Al-Shabab Shifts From Territorial To Terrorists
Al-Shabab, the group behind the Westgate mall attack in Nairobi last week, has been around for years as a militia group fighting for territory in Somalia.
But with U.S. support, Somali and other African forces took back much of the groups territory.
When al-Shabab militants, dressed in casual clothes, turned up in a ritzy shopping mall in Kenya and gunned down men, women and children, the group shifted from an insurgent movement to a terrorist organization.
"A week ago al-Shabab wasn't in the news," says Bruce Hoffman, a a terrorism expert at Georgetown University and the Rand corporation. "Arguably, outside of Somalia, no one really cared about them.
"Today they've dominated the headlines for nearly a week," Hoffman continues. "They've been successful in staging an enormously bloody terrorist event, and it's catapulted itself back into prominence as one of the major terrorist forces in the world today."
Prominence as a terrorist force, not an insurgent force: That was the old al-Shabab, the one defeated by the Somali military and African Union forces. Under pressure, it's been transformed: No more fighting head-on, trying to hold territory. Instead, it's allied with Al Qaeda and dedicated to global jihad.
Al-Shabab is much leaner than it once was, says Katherine Zimmerman, who has been following al-Shabab as an analyst at the American Enterprise Institute.
"Many of the individuals who were there purely to fight an insurgency have peeled away," Zimmerman says. "So what we have now is a strong contingent of individuals who are in al-Shabab because it is an Al Qaeda affiliate."
Westgate was not its first terrorist attack; that was in Uganda three years ago. But that attack was controversial within al-Shabab; some of the group's more traditional leaders opposed it. Those leaders, Zimmerman says, have since been purged.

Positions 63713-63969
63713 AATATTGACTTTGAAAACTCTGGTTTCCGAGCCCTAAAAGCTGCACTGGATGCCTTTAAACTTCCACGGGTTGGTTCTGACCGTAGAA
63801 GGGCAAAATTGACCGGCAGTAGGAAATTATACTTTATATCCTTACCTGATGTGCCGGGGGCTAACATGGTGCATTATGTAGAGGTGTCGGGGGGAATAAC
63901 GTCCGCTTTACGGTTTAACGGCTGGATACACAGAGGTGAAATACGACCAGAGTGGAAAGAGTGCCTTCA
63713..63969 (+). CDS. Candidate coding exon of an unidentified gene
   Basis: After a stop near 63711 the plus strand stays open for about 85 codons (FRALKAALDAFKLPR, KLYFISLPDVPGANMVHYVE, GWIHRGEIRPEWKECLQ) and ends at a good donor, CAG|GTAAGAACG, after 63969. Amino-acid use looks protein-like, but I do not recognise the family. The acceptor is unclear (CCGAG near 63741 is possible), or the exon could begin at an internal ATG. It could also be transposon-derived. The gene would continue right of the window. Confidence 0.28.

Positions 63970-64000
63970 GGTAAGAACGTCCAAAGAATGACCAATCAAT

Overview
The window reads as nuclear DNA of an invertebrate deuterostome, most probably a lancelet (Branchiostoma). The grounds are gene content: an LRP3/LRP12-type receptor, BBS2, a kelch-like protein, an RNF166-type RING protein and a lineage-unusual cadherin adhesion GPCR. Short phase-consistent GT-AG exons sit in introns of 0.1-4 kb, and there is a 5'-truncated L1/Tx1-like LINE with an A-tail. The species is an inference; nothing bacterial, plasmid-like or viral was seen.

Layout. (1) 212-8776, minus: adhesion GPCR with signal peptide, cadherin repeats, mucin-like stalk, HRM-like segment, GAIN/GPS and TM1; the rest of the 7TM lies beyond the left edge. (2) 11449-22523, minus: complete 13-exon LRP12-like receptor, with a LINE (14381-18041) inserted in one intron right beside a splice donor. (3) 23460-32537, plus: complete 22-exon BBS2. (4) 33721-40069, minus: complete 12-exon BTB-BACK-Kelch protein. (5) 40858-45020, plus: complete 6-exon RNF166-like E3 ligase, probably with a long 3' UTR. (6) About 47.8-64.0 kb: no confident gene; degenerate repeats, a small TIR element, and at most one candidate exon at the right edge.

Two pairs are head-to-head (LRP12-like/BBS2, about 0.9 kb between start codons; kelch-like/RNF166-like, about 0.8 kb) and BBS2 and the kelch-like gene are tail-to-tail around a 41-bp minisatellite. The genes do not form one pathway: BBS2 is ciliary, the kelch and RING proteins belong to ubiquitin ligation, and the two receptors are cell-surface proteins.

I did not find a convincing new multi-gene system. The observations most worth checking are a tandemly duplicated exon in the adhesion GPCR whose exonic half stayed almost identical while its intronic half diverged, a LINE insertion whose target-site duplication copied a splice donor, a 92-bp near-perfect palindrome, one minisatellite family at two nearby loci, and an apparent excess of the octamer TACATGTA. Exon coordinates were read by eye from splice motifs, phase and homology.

"The leadership is now united in conducting these sorts of attacks abroad in a way that it wasn't three years ago," she says.
An Act Of Strength, Or Desperation?
And the Westgate attack showed that al-Shabab now has significant capability as a terrorist group. But does that necessarily make it stronger? Not really, says Andrew McGregor, a terrorism analyst with the Jamestown Foundation.
"My view is that al-Shabab has really taken kind of a desperate stand here with this kind of attack," McGregor says. "Knowing that there will be inevitable retaliation, possibly ending the existence of al-Shabab as an organization, and even more probably ending the existence of much of its leadership."
McGregor thinks the United States, Kenya, and other governments will now be even more determined to go after al-Shabab. And he doesn't see the Westgate mall attack bringing the group more outside support. A lot of its income, McGregor says, has come from Somalis abroad — the diaspora.
"I think a lot of the diaspora community is not going to look very favorably on this, because now Somalis will be viewed in these other other foreign countries as potential security risks," he says.
McGregor does say he's in the minority in thinking the Kenya attack showed al-Shabab's decline, not its reemergence.
Examples from other countries may be useful here. Georgetown University's Hoffman compares al-Shabab with the group Al Qaeda in Iraq, or AQI. It once controlled territory in Iraq, was beaten, and lately has carried out attacks in Syria.
"We thought as well that Al Qaeda in Iraq was crushed in 2009, 2010," Hoffman says. "But it merely reinvented itself as a terrorist organization, and one could argue is now even more formidable and more consequential. Much like al-Shabab, it's operating on a transnational playing field."
Counterterrorism officials do point out that al-Shabab, like AQI, is fighting a
regional struggle. Despite the big attack in Kenya, they say al-Shabab is not yet seen as threatening the U.S. homeland.